by Laura Hamby
Beth clutched her gear and her assigned home-away-from-home. For the next month, she'd live in a small, one-room cabin and live the life of a young colonial wife. Well, with one or two exceptions. She hunched her shoulders and quick-stepped towards the house.
Smoke billowed from the chimney of the little house marked with a plaque that discussed Goodman and Goodwife Merriwether, a young married couple. Home. She nudged the door open with her foot, grateful to feel warmth when she stepped into her cabin.
"Honey, I'm home." She couldn't resist the terrible joke. Relief coursed through her when she heard a deep laugh in response.
"Goodwife Merriwether was known for her often ribald sense of humor. Let me give you a hand with your belongings."
She relinquished her satchel. "Thank you. My hand has gone numb from lugging that darned thing over."
"Caleb Winters. Merriwether for the duration. Glad you made it before the storm hit."
"Storm? Great. I missed the weather report last night and my car radio is broken. Beth Mason, AKA Elizabeth Merriwether. Seems Goodwife Merriwether felt exactly the opposite as I do about our common moniker." She dropped her armload of goods onto the table.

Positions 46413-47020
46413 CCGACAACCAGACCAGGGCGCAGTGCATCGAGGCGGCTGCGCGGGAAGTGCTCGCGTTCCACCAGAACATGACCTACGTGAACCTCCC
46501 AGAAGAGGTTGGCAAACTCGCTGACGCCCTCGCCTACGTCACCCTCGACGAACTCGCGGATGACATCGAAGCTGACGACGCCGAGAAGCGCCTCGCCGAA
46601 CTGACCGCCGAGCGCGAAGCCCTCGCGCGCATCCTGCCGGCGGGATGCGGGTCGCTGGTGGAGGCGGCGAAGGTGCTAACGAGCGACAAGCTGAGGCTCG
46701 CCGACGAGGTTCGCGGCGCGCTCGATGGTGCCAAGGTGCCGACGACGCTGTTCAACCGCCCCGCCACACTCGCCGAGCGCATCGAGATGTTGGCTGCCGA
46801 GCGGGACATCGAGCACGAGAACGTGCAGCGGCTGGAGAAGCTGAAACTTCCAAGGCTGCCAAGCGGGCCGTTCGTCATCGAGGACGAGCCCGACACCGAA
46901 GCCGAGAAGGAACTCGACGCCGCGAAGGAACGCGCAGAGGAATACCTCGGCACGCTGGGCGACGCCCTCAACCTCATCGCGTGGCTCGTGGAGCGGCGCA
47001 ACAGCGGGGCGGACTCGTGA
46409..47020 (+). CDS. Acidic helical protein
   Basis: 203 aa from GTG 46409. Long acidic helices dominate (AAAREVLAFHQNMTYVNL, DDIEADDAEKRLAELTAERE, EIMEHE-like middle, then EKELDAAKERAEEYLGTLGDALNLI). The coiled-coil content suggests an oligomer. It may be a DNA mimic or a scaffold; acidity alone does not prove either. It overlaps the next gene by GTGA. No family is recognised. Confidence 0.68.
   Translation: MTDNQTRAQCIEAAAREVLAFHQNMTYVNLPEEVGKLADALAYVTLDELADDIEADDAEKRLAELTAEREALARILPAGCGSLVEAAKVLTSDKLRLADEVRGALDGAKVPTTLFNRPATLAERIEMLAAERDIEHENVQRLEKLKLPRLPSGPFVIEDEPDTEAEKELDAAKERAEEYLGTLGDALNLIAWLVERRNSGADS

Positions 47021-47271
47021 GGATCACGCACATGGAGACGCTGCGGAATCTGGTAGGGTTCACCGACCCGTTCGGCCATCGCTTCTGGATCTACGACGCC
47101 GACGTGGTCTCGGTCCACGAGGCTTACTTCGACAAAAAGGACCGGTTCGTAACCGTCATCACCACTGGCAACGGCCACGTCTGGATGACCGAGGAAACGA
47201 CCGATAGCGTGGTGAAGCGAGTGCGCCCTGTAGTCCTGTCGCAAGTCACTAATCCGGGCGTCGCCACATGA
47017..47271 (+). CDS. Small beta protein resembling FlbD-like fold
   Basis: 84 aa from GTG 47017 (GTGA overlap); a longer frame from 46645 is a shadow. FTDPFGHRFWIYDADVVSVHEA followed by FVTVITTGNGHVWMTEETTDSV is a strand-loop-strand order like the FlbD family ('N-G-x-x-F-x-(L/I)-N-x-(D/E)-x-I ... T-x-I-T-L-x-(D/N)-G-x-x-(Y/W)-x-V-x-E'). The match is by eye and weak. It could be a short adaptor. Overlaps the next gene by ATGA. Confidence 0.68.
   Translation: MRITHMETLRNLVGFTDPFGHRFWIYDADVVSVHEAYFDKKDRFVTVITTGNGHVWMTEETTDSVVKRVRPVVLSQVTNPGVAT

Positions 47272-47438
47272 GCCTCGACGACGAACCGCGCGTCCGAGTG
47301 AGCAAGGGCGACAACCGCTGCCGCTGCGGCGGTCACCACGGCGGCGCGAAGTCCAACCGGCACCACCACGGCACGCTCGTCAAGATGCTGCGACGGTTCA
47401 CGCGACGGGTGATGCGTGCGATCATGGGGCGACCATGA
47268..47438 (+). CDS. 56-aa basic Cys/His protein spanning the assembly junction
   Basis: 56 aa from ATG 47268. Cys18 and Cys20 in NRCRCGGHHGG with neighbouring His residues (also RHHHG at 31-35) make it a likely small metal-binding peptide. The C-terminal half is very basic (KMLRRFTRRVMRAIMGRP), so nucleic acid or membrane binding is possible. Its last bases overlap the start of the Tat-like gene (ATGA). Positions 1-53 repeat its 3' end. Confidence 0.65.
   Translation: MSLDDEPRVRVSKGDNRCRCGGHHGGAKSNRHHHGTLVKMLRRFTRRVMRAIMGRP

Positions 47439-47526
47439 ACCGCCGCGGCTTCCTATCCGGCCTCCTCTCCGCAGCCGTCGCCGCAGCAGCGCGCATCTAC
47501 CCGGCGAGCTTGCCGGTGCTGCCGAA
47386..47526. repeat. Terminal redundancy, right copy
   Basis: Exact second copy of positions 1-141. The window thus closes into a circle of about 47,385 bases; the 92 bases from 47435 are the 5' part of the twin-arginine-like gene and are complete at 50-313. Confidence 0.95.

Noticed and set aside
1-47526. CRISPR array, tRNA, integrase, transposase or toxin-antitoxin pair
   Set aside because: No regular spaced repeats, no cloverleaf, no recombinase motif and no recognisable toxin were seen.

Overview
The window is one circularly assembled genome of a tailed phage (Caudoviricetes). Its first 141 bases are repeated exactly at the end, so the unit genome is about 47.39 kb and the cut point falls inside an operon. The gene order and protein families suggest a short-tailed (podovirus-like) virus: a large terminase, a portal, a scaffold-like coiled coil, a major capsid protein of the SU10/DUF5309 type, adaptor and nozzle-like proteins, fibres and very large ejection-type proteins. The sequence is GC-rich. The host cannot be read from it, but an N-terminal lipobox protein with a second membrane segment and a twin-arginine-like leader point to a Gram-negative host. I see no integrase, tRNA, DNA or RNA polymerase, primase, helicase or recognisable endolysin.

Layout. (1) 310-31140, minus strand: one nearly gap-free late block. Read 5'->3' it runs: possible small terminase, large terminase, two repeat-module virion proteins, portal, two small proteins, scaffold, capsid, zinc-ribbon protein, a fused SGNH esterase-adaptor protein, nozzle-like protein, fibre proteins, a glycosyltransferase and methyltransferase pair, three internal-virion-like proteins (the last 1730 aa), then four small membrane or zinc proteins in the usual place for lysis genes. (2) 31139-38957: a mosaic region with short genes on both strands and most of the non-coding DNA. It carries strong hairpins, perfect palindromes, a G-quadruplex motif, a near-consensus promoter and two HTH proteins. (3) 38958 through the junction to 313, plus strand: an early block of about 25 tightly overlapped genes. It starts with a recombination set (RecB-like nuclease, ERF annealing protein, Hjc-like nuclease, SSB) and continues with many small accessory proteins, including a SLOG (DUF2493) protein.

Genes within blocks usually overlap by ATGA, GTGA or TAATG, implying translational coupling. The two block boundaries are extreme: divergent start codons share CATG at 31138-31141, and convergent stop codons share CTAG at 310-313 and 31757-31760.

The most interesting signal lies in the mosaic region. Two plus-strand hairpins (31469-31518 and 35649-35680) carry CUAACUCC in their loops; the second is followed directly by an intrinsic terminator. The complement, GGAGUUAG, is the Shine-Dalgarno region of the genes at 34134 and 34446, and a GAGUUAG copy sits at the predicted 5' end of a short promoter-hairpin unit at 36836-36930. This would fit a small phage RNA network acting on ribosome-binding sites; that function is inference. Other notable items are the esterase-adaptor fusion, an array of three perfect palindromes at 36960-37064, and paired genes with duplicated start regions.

"No mention of Goodman Merriwether's Christian name. Seems his wife always addressed him formally."
Beth made a face. "I combed through the entire informational binder I was given. You're right. Goodman Merriwether had no first name. I'm glad they gave us this one night to be out of character."
Caleb stoked the fire. "Makes it easier on the participants to get to know each other a bit before being submerged in colonial times. You ready for this?"
She nodded. "Yes. Except I hope you don't expect to eat any chicken. I refuse to kill a poor defenseless chicken." It didn't take long to tidy the few things she'd brought along.
"There's a wooden box under the bed for our anachronistic items," Caleb said. "I'll pull it out for you. No sweat about the no-kill chicken policy."
Now what? Her two extra dresses hung from pegs on the wall. A small press housed her delicates. The bed stood sturdily against the wall, clearly unmade. She guessed that was her job.
There was only one bed.
This wouldn't do. She couldn't share a bed with a complete stranger. Even if all they were doing there was sleeping. She opened the trunk that sat at the foot of the bed. Right on top were two sleeping bags. The rest of the bedding sat folded beneath them.
Beth took a deep, steadying breath.
She could do this.
And then a drop of water hit her arm.
"We seem to have a leak."
To be continued...